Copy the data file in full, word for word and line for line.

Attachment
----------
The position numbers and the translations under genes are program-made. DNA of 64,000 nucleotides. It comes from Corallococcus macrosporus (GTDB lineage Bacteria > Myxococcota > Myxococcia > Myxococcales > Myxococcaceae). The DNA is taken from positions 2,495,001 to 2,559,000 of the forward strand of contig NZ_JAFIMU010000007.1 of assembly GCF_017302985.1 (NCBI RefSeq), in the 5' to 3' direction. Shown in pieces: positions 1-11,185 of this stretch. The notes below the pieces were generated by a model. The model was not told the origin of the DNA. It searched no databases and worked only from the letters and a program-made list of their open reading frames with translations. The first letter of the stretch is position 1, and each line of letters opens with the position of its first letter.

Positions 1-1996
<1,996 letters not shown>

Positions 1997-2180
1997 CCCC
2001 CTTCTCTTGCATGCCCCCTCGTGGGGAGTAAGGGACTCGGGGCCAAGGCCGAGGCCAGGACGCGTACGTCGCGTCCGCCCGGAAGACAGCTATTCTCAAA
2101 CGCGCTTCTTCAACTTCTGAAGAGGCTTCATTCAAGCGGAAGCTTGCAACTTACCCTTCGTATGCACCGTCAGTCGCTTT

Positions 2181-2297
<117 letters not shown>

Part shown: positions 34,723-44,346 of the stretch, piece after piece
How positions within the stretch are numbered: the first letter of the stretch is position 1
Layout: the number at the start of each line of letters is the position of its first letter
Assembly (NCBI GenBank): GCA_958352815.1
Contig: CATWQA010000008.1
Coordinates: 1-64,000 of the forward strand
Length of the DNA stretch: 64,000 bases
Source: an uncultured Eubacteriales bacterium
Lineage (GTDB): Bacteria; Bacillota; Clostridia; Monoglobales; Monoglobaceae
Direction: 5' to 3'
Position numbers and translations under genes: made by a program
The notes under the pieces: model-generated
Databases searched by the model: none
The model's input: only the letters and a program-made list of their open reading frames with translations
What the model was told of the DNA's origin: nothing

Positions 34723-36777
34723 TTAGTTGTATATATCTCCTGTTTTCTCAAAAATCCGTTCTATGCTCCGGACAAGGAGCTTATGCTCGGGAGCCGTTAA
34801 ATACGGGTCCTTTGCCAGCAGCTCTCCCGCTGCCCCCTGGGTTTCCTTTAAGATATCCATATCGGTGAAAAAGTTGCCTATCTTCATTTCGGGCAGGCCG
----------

The position numbers and the translations under genes are program-made. DNA of 64,000 nucleotides. It comes from Corallococcus macrosporus (GTDB lineage Bacteria > Myxococcota > Myxococcia > Myxococcales > Myxococcaceae). The DNA is taken from positions 2,495,001 to 2,559,000 of the forward strand of contig NZ_JAFIMU010000007.1 of assembly GCF_017302985.1 (NCBI RefSeq), in the 5' to 3' direction. Shown in pieces: positions 1-11,185 of this stretch. The notes below the pieces were generated by a model. The model was not told the origin of the DNA. It searched no databases and worked only from the letters and a program-made list of their open reading frames with translations. The first letter of the stretch is position 1, and each line of letters opens with the position of its first letter.

Positions 1-1996
<1,996 letters not shown>

Positions 1997-2180
1997 CCCC
2001 CTTCTCTTGCATGCCCCCTCGTGGGGAGTAAGGGACTCGGGGCCAAGGCCGAGGCCAGGACGCGTACGTCGCGTCCGCCCGGAAGACAGCTATTCTCAAA
2101 CGCGCTTCTTCAACTTCTGAAGAGGCTTCATTCAAGCGGAAGCTTGCAACTTACCCTTCGTATGCACCGTCAGTCGCTTT

Positions 2181-2297
<117 letters not shown>

Part shown: positions 34,723-44,346 of the stretch, piece after piece
How positions within the stretch are numbered: the first letter of the stretch is position 1
Layout: the number at the start of each line of letters is the position of its first letter
Assembly (NCBI GenBank): GCA_958352815.1
Contig: CATWQA010000008.1
Coordinates: 1-64,000 of the forward strand
Length of the DNA stretch: 64,000 bases
Source: an uncultured Eubacteriales bacterium
Lineage (GTDB): Bacteria; Bacillota; Clostridia; Monoglobales; Monoglobaceae
Direction: 5' to 3'
Position numbers and translations under genes: made by a program
The notes under the pieces: model-generated
Databases searched by the model: none
The model's input: only the letters and a program-made list of their open reading frames with translations
What the model was told of the DNA's origin: nothing

Positions 34723-36777
34723 TTAGTTGTATATATCTCCTGTTTTCTCAAAAATCCGTTCTATGCTCCGGACAAGGAGCTTATGCTCGGGAGCCGTTAA
34801 ATACGGGTCCTTTGCCAGCAGCTCTCCCGCTGCCCCCTGGGTTTCCTTTAAGATATCCATATCGGTGAAAAAGTTGCCTATCTTCATTTCGGGCAGGCCG